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A foggy day in Halifax

© By Mike Keenan
  Halifax was celebrated in the news lately as the venue of international teams vying for hockey's World Cup, our Canadian squad composed of volunteer athletes not otherwise involved in pursuing Lord Stanley's vaunted trophy. I discovered that winter is not the best time to enjoy Halifax. Attending a conference in January, the coldest month, produced painful clues as to why Nova Scotians are referred to as Bluenosers. (It was freezing!) Others, more romantic in their inventions, claim that the term derives from sailor's mittens, coloured blue, so that when the salts rubbed their frosty noses to see if they were still there, the blue dye was cast. In any event, the famous racing schooner was indeed called the Bluenose.
     With only three percent of Canada's population residing in Nova Scotia, there's lots of room compared to denser places such as congested Tokyo (13,416 people per square km) and crowded NYC (10,194.2) Here, you may walk a square km and meet only 17.8 people. Presumably the .8 is a dwarf.
     Space may be a contributing factor. Some say it's the salt air; others the genetic pool. But the important fact for fellow retirees is that Nova Scotia enjoys a population of people over the age of 100 that is seven times the world average, so many Haligonians enjoy a good shot at joining the century club.


     Despite the free space, Halifax is known for its explosive character. In wartime, the protected, ice-free harbour hosted a multitude of naval vessels, cargo ships and ferries. In 1917, the Mount Blanc, a loaded munitions ship, collided with a Belgian vessel named the Imo. A fire ensued, and you may guess the rest. At 9.04 a.m., the largest man-made blast in history spewed red-hot iron and steel on top of the unsuspecting city with a nasty tsunami to follow that obliterated everything within 2 km of the blast. Fifteen hundred people were killed outright; hundreds more succumbed later, with an additional 9,000 injured. 1,630 buildings disappeared; 12,000 were damaged. It was an accident that Haligonians will never forget.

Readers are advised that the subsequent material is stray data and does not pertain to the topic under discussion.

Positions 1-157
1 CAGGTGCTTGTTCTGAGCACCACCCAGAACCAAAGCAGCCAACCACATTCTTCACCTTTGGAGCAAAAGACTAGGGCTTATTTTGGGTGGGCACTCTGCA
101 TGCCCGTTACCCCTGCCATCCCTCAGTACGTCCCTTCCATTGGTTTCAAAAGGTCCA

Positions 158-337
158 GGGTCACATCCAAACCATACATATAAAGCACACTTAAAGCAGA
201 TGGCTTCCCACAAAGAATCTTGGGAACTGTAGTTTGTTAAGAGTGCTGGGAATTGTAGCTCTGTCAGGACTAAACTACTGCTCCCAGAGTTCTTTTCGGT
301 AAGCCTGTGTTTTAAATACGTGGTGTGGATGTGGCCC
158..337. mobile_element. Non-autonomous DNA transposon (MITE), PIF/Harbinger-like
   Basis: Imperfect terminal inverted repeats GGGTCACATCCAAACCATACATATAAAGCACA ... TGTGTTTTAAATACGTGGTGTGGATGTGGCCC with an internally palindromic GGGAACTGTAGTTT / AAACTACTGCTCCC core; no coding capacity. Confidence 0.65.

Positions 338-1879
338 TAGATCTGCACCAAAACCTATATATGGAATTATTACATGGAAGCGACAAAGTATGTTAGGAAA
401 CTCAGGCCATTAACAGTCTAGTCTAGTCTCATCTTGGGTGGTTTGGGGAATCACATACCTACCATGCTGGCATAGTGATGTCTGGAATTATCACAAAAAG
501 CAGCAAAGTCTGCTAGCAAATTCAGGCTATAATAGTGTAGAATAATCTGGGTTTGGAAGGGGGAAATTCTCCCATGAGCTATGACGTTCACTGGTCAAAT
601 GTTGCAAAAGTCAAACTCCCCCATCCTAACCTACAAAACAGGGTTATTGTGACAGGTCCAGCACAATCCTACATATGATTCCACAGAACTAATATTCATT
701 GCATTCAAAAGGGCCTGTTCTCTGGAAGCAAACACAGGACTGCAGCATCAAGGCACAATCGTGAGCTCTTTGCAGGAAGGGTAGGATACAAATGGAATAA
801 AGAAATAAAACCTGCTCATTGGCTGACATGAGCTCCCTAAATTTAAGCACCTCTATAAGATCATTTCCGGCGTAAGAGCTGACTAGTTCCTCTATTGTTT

I visited Fairview Cemetery to observe the results of yet another tragedy associated with Halifax, the sinking of the Titanic in 1912. Here, I observed 121 headstones in the shape of a ship's hull, the final resting spot for Titanic's many victims. James Cameron, the Canadian movie director and writer, sought out this quiet spot for inspiration before filming the 1997 movie featuring the doomed relationship of Leonardo DiCaprio and Kate Winslet that won him and his actors 11 Oscars.
     One headstone is entitled, "Erected to the memory of an unknown child whose remains were recovered after the disaster to the 'Titanic,' April 15, 1912." At the base of the monument, rest six stuffed toy animals and flowers wrapped in a plastic bag. Apparently, it's customary for visitors to leave myriad items at these graves.
     Titanic, a passenger liner owned by the White Star Line, was the largest steamship in the world. During her maiden voyage, she struck an iceberg and sank two hours and forty minutes later, resulting in the deaths of 1,517 people, ranking it as one of the worst peacetime maritime disasters in history. A key item to remember for those who get too big for their boots, is that Titanic was fitted with the most advanced technology available at the time and believed to be "unsinkable" in any weather.
     Nova Scotia is almost an island with no point in the province farther than 60 km from water. That's both good and bad, because the near island is also subject to a battle between the two major ocean currents - the Labrador (cold) and the Gulf Stream (warm) with winds whipping east from the interior to help stir the brew. Fog is a fact of life here. Yarmouth set the record with 85 days in the summer of 1967. So, if you are a retired boxer or football player, the weather here may suit your mental state. Just joking!

Mike Keenan writes for QMI Agency (Sun Media) Canada's largest newspaper publisher, printing 44 daily newspapers as well as a web portal, Canoe.ca. Besides regular columns for the St. Catharines Standard, Welland Tribune and Niagara Falls Review. Mike has been published in the Globe and Mail, Toronto Star, Buffalo Spree, Stitches, West of the City and Hamilton-Burlington's View Magazine. His work is found in QMI published dailies such as the Toronto Sun, Ottawa Sun, Vancouver Sun, London Free Press, Calgary Sun, Winnipeg Sun and Edmonton Sun.


Photo Credits
Mike Keenan

If you go
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Regional Municipality of Halifax http://www.halifaxinfo.com/
Destination Halifax: http://www.halifaxinfo.com/
Nova Scotia Department of Tourism & Culture: http://www.halifaxinfo.com/
Wikipedia: http://simple.wikipedia.org/wiki/Halifax,_Nova_Scotia
Wikitravel: http://wikitravel.org/en/Halifax_(Nova_Scotia)

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